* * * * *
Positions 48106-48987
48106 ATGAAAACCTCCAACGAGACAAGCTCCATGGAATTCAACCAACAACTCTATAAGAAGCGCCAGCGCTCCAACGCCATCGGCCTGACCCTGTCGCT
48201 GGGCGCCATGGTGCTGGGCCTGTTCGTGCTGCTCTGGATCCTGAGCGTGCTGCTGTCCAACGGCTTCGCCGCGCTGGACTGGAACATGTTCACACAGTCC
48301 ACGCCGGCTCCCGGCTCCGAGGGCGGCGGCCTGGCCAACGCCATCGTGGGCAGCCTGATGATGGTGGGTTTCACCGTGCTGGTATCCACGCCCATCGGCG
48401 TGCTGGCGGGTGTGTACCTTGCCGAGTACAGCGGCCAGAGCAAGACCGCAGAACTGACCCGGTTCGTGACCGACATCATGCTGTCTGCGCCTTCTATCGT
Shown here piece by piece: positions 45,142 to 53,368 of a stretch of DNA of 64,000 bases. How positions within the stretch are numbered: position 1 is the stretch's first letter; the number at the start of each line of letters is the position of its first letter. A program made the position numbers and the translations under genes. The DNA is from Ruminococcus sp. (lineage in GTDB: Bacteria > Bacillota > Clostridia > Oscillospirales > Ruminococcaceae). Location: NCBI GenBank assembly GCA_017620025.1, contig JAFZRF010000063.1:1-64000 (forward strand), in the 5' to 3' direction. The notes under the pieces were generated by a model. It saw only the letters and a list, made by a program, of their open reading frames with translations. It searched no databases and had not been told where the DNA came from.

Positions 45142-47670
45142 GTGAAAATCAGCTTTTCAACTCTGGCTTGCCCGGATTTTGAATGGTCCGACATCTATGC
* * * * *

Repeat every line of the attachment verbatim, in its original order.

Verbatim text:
Positions 48106-48987
48106 ATGAAAACCTCCAACGAGACAAGCTCCATGGAATTCAACCAACAACTCTATAAGAAGCGCCAGCGCTCCAACGCCATCGGCCTGACCCTGTCGCT
48201 GGGCGCCATGGTGCTGGGCCTGTTCGTGCTGCTCTGGATCCTGAGCGTGCTGCTGTCCAACGGCTTCGCCGCGCTGGACTGGAACATGTTCACACAGTCC
48301 ACGCCGGCTCCCGGCTCCGAGGGCGGCGGCCTGGCCAACGCCATCGTGGGCAGCCTGATGATGGTGGGTTTCACCGTGCTGGTATCCACGCCCATCGGCG
48401 TGCTGGCGGGTGTGTACCTTGCCGAGTACAGCGGCCAGAGCAAGACCGCAGAACTGACCCGGTTCGTGACCGACATCATGCTGTCTGCGCCTTCTATCGT
Shown here piece by piece: positions 45,142 to 53,368 of a stretch of DNA of 64,000 bases. How positions within the stretch are numbered: position 1 is the stretch's first letter; the number at the start of each line of letters is the position of its first letter. A program made the position numbers and the translations under genes. The DNA is from Ruminococcus sp. (lineage in GTDB: Bacteria > Bacillota > Clostridia > Oscillospirales > Ruminococcaceae). Location: NCBI GenBank assembly GCA_017620025.1, contig JAFZRF010000063.1:1-64000 (forward strand), in the 5' to 3' direction. The notes under the pieces were generated by a model. It saw only the letters and a list, made by a program, of their open reading frames with translations. It searched no databases and had not been told where the DNA came from.

Positions 45142-47670
45142 GTGAAAATCAGCTTTTCAACTCTGGCTTGCCCGGATTTTGAATGGTCCGACATCTATGC